Applying our holding to the facts of this case, we conclude, as did the trial court, [152] that because Wiley failed to resort to judicial remedies against Berg's holding possession adversely to Wiley's claim of breach of the lease, his lockout of Berg was wrongful as a matter of law. The rule we adopt in this decision is fairly applied against Wiley, for it is clear that, applying the older common-law rule to the facts and circumstances peculiar to this case, we would be compelled to find the lockout nonpeaceable for the reasons previously stated. The jury found that the lockout caused Berg damage and, as between Berg and Wiley, equity dictates that Wiley, who himself performed the act causing the damage, must bear the loss.

Affirmed.

OTIS, J., took no part in the consideration or decision of this case.

[1] The provisions of the lease pertinent to this case provide: "Item # 5 The Lessee will make no changes to the building structure without first receiving written authorization from the Lessor. The Lessor will promptly reply in writing to each request and will cooperate with the Lessee on any reasonable request.

"Item # 6 The Lessee agrees to operate the restaurant in a lawful and prudent manner during the lease period.

"Item # 7 Should the Lessee fail to meet the conditions of this Lease the Lessor may at their option retake possession of said premises. In any such event such act will not relieve Lessee from liability for payment the rental herein provided or from the conditions or obligations of this lease."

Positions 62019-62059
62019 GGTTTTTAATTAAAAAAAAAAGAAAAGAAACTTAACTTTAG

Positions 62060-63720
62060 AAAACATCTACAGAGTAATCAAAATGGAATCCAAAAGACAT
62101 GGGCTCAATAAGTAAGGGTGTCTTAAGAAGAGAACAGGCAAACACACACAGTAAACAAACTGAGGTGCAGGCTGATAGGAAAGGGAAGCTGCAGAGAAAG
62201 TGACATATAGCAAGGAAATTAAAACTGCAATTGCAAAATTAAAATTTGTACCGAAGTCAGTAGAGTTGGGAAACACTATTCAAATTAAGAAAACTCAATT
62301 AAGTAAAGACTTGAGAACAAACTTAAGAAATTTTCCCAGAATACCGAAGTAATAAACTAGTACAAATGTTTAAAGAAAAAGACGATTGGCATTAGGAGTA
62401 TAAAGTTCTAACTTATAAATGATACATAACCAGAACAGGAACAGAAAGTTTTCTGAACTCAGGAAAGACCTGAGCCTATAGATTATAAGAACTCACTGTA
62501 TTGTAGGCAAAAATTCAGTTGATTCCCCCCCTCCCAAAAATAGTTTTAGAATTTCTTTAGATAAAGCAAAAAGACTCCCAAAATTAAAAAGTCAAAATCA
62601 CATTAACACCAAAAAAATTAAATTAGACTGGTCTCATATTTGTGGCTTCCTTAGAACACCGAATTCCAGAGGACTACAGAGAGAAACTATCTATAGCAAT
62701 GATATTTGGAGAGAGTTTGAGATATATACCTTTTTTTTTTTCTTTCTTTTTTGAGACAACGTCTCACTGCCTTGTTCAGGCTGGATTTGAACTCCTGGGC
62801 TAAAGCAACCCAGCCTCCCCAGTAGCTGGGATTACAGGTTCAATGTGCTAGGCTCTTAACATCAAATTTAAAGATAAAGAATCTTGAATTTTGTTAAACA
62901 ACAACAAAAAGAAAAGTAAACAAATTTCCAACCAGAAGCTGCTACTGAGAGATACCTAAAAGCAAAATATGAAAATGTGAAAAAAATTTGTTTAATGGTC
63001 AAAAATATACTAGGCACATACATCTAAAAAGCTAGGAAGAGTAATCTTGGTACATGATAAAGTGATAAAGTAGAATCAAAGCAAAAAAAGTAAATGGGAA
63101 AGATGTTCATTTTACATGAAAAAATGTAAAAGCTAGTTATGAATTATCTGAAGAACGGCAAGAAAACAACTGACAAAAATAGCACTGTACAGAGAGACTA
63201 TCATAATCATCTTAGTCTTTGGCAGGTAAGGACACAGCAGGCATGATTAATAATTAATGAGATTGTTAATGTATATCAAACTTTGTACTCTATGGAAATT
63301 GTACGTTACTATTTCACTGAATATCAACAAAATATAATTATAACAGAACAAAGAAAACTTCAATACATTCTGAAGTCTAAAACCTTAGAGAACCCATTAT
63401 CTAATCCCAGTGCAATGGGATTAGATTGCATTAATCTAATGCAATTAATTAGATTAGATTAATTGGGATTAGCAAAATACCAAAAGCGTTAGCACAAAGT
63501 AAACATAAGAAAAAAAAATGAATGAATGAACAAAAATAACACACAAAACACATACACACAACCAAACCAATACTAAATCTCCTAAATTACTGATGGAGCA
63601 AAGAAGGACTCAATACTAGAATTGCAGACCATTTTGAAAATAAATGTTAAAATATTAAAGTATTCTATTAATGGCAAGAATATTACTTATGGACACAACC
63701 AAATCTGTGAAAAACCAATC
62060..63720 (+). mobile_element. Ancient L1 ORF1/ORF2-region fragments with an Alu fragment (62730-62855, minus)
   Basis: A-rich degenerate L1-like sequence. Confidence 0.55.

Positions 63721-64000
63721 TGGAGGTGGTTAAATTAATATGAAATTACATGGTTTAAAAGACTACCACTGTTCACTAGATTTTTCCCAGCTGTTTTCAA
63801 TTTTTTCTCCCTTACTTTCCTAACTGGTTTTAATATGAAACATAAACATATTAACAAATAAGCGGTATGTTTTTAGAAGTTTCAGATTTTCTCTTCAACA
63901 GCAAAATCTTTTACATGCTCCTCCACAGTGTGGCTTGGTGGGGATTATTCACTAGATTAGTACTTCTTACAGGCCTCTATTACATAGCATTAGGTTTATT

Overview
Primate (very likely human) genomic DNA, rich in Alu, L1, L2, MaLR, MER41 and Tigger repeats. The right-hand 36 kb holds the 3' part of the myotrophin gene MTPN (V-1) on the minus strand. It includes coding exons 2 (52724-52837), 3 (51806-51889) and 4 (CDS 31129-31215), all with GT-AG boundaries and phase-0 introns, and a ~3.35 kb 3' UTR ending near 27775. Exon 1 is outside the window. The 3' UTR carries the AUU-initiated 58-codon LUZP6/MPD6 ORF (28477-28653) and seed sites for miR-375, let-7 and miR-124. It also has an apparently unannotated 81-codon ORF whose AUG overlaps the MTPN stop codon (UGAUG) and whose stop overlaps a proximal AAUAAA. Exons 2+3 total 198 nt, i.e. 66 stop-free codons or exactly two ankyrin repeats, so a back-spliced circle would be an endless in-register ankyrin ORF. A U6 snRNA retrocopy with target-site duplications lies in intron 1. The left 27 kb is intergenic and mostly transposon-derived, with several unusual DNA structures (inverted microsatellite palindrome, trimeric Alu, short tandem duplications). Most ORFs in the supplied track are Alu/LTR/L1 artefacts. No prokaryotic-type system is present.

[2] Proceedings in this damage action were suspended for the duration of a separate unlawful detainer action in which Berg sought to recover possession of the premises under Minn.St. c. 566. In that action, this court reversed a judgment awarding possession of the premises to Berg, holding that an unlawful detainer action under Minn.St. c. 566 was not available to a tenant against his landlord. Berg v. Wiley, 303 Minn. 247, 226 N.W.2d 904 (1975). An amended complaint in this damage action was served on May 6, 1974. A second amended complaint was served on December 12, 1975, and proceedings were resumed.

[3] Kuehl v. National Tea Co., Minn., 245 N.W.2d 235 (1976).

[4] Although not affirmatively pleaded by Wiley, the issue of whether Berg had breached the lease and Wiley's waiver thereof was litigated by consent with evidence presented by both parties, and Wiley on post-trial motion alleged as error the trial court's failure to submit the issue to the jury. We observe that upon the conflicting testimony in the record before us we would be unable to find as a matter of law that Berg breached the lease and that Wiley did not waive any claimed breach. Thus, even assuming that Wiley's reentry could be found peaceable, we would be unable to resolve this dispute in Wiley's favor under the common-law rule, as he urges, without a remand to determine the issue of breach, which the parties do not desire.